Fig. 8.

Intraoperative simple X-ray and endoscopic images obtained during endoscopic lumbar interbody fusion.

Fig. 9.

Preoperative magnetic resonance imaging (MRI) (A), 3-dimensional computed tomography (3D CT) posterior (B) and lateral (C) views showing the severe spinal stenosis combined with facet cyst and degenerative spondylolisthesis. The patient received endoscopic transforaminal lumbar interbody fusion. Postoperative MRI (D), 3D CT posterior (E) and lateral (F) views demonstrating the adequate decompression of stenosis and reduction of spondylolisthesis.

FUTURE PERSPECTIVES

Historically, the drawbacks of endoscopic spinal surgery are incomplete surgery and dural tears. However, new innovations in endoscopic surgery have overcome the issue of incomplete surgery, and new methods of endoscopic dural repair have been reported [43,60]. Recent reports show that endoscopic treatment is being extended to more advanced lesions such as intradural lesions [61,62]. At the rate of current development, it is reasonable to predict that endoscopy will be an option to treat all spine disorders.

CONCLUSION

As described, endoscopic spinal surgery has many advantages and is rapidly replacing conventional spinal surgery. The next generation of endoscopic spinal surgery needs to be prepared to meet the needs of patients and show good clinical results in all areas of spinal disease.

Notes

The authors have nothing to disclose.

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Article information Continued

Fig. 1.

Illustration of 3 anatomical barriers. Sympathetic trunk and ganglia (a), exiting nerve and ganglia (b), traversing nerve (c), and sinuvertebral nerves (d).

Fig. 2.

Illustrations of mobile inside-out technique of percutaneous endoscopic transforamial discectomy. (A) Preparation for approach with bone trimming. Levering the cannula against the ventral facet to direct the cannula trajectory to the ventral (B) or dorsal (C) disc cavity.

Fig. 3.

Illustrations of mobile outside-in technique of percutaneous endoscopic transforamial discectomy. (A) This panel shows the initial placement of the cannula in the transforaminal approach. (B) This panel shows the levering of the working cannula. (C) This panel shows the suprapedicular route. (D) This panel shows the intervertebral route. (E) This panel shows the foraminal route. (F) This panel shows the round cannula placement for the far lateral disc.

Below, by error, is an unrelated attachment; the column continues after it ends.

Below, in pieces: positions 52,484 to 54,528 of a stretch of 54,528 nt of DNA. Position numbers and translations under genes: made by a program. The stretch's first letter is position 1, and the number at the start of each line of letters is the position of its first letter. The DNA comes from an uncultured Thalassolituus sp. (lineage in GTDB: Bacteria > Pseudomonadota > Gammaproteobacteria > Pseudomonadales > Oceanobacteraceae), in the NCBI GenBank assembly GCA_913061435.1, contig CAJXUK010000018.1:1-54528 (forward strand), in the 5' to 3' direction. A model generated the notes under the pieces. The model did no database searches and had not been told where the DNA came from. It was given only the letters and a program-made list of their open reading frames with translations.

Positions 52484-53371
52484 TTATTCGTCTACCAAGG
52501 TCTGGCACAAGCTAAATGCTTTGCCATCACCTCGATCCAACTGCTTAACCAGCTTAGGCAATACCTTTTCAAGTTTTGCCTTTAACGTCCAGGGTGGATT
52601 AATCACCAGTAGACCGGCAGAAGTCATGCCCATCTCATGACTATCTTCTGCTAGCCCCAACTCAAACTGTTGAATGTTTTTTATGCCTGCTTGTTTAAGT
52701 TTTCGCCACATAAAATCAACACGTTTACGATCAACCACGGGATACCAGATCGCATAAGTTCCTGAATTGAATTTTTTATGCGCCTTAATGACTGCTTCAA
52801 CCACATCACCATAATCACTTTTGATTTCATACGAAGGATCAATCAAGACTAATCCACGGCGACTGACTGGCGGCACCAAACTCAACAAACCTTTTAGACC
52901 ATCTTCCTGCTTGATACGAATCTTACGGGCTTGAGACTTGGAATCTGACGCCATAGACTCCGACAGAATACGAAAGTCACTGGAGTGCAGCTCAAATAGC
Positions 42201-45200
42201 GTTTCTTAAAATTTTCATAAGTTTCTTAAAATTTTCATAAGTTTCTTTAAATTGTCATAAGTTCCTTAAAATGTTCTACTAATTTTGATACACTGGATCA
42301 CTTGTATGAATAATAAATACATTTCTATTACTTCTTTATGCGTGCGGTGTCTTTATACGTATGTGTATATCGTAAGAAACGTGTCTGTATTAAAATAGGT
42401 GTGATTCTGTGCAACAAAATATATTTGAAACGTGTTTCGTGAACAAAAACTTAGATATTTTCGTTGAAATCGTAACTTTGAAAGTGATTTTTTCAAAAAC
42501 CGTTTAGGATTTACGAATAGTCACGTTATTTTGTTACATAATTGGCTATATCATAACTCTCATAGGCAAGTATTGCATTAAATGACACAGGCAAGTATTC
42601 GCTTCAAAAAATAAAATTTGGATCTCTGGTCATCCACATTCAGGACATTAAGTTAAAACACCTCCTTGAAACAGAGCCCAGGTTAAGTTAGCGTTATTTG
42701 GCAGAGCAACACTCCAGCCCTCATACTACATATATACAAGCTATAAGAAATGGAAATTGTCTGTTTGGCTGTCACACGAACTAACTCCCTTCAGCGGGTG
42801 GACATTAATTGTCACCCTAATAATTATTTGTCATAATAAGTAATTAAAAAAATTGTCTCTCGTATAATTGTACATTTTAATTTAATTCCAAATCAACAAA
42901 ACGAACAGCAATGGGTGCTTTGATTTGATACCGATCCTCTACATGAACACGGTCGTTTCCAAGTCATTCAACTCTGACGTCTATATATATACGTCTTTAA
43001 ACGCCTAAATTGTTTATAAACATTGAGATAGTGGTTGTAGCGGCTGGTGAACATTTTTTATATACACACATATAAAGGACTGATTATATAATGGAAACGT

Fig. 4.

Illustrations of annular sealing during percutaneous endoscopic interlaminar discectomy. The change in an annular defect can be seen before (A), during (B), and after (C) annular sealing.

Fig. 5.

In the C-arm image, it shows the approach from ipsilateral to contralateral foraminal to extraforaminal.

Fig. 6.

(A) A schematic diagram of spinal stenosis with combined lesions. (B) A schematic diagram comparing the transforaminal and interlaminar approaches.

Fig. 7.

(A) Preoperative magnetic resonance imaging (MRI) showing the severe spinal stenosis combined with lumbar herniated nucleus pulposus. (B) Postoperative MRI taken 1 day after operation showing the sufficient decompression and adequate resection of lumbar herniated disk.

Fig. 8.

Intraoperative simple X-ray and endoscopic images obtained during endoscopic lumbar interbody fusion.

Fig. 9.

Preoperative magnetic resonance imaging (MRI) (A), 3-dimensional computed tomography (3D CT) posterior (B) and lateral (C) views showing the severe spinal stenosis combined with facet cyst and degenerative spondylolisthesis. The patient received endoscopic transforaminal lumbar interbody fusion. Postoperative MRI (D), 3D CT posterior (E) and lateral (F) views demonstrating the adequate decompression of stenosis and reduction of spondylolisthesis.

Table 1.

Generation of endoscopic spinal surgery

Discectomy
Stenosis with/without instability
1st generation 2nd generation 3rd generation Newer innovations
Yeung endoscopic spine system Interlaminar uniportal endoscopic spine surgery Endoscopic decompression Endoscopic lumbar interbody fusion surgery
Percutaneous endoscopic lumbar discectomy Interlaminar biportal endoscopic spine surgery Endoscopic foraminotomy
Transforaminal endoscopic lumbar discectomy